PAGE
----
And now comes My Loose Thread, Cooper's first novel that's actually about kids. There is no "Dennis." The teens are positioned in relation to each other, not to a Godlike power. The speaker is a boy, Larry, in love with his own younger brother, Jim, and a lot of confusion and violence radiates out from this central engine. Adults, more numerous than in the George Myles cycle, occupy a kind of mute horizon, surrounding the circumscribed space of Larry's actions like the padding that lines a mental patient's cell.
Power here is muffled and pervasive--smeared around--not neatly located in a murderous man. It bursts out at the most inopportune times, in flurries of violence or humiliation sometimes abetted by talk, sometimes defused by it. For Larry, neither the potential collectivity of talk nor the brutality inherent in love and family ever thoroughly obviates the other; both simply spiral forward, unceasing. The swarming multivalance of My Loose Thread has the interesting retroactive effect of exposing the strict, nearly geometric organization of power in Cooper's earlier books.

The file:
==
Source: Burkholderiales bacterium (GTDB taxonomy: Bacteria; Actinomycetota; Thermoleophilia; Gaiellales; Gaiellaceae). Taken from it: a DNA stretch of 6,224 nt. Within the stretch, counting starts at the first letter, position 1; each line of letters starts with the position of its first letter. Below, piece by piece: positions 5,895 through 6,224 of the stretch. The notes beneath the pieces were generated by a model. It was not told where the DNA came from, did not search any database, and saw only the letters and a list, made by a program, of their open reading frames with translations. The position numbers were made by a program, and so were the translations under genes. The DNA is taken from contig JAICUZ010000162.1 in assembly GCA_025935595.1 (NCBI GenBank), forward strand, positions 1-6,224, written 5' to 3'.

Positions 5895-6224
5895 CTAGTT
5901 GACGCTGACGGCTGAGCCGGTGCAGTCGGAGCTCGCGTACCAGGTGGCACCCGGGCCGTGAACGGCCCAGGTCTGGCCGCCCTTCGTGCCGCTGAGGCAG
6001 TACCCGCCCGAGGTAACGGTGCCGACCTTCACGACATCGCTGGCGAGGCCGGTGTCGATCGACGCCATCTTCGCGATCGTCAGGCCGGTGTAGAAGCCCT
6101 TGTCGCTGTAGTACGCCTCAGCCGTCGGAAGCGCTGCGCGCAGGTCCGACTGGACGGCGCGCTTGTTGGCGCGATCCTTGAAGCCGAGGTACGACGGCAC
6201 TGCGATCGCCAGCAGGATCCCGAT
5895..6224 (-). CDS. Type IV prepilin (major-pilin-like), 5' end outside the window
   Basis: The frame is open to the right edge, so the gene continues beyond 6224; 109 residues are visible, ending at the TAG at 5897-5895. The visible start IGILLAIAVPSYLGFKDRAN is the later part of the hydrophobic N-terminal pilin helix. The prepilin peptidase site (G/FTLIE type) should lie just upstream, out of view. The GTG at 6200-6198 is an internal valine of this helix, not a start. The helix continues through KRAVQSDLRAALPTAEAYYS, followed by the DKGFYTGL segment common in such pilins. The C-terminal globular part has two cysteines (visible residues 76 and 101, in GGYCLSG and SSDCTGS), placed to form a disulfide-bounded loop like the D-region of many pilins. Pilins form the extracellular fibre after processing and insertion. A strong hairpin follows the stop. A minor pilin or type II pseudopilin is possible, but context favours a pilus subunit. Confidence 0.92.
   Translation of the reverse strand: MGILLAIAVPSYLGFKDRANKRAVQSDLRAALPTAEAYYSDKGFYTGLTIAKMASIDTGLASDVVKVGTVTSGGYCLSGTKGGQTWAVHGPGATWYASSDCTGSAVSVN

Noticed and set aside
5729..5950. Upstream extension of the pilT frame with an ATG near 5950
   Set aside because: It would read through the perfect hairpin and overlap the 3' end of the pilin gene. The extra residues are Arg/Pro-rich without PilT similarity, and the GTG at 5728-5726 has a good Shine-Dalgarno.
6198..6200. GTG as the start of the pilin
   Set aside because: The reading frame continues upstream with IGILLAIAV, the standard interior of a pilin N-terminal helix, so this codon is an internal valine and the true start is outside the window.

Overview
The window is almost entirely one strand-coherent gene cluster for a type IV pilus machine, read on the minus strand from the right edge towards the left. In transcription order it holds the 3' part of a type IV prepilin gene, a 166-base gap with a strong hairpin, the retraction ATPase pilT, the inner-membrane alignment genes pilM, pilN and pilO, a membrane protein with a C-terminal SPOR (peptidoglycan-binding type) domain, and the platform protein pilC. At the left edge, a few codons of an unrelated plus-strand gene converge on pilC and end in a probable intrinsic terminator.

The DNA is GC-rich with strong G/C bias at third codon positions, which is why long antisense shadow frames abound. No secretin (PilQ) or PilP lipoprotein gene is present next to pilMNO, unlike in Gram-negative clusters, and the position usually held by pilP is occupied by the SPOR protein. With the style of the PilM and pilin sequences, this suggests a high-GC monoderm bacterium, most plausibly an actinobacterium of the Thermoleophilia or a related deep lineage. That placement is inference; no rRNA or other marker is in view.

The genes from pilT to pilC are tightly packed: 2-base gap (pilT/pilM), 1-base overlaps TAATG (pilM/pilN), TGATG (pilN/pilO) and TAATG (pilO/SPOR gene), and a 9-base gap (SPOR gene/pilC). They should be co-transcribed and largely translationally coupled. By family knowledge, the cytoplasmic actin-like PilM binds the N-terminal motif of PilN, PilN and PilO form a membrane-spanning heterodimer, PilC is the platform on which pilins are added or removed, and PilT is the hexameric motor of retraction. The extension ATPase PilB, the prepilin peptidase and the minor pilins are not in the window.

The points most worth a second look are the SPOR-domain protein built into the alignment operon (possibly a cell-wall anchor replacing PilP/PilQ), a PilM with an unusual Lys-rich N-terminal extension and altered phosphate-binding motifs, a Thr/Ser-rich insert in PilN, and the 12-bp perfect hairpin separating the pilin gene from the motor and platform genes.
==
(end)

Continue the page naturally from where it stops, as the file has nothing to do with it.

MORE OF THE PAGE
The George Myles cycle showed us a man, an artist, alone with himself, arranging power and its renunciation on the written page. My Loose Thread immerses us in a social world--it is the ocean to Cooper's earlier fishtank. Same water, same fish, but now no scientist.
Cooper's masterful command of conversation gives this book the sumptuous density and pleasure of a Jane Austen novel. Like Austen, Cooper has chosen a narrow social stratum and mastered its speech. He's able to map the vast canvas of his characters' ambitions and frustrations simply through talk and its failure. He also shares Austen's gift for narrative elegance and concision.
This echo of Austen amplifies Cooper's unlikely similarity to one of his contemporaries, Alan Hollinghurst. In The Spell, Hollinghurst examined the privileged men of London's gay nightclubs through the nuances of their speech in an elegant narrative (like My Loose Thread, organized around the pastoral duality of town and country); his novel's ending is as surpassingly ambivalent as Cooper's. Both writers dwell on people too often dismissed as dumb or inarticulate and reveal their rich particularity. They humanize those we would dismiss, pursuing what is ultimately a radical political agenda.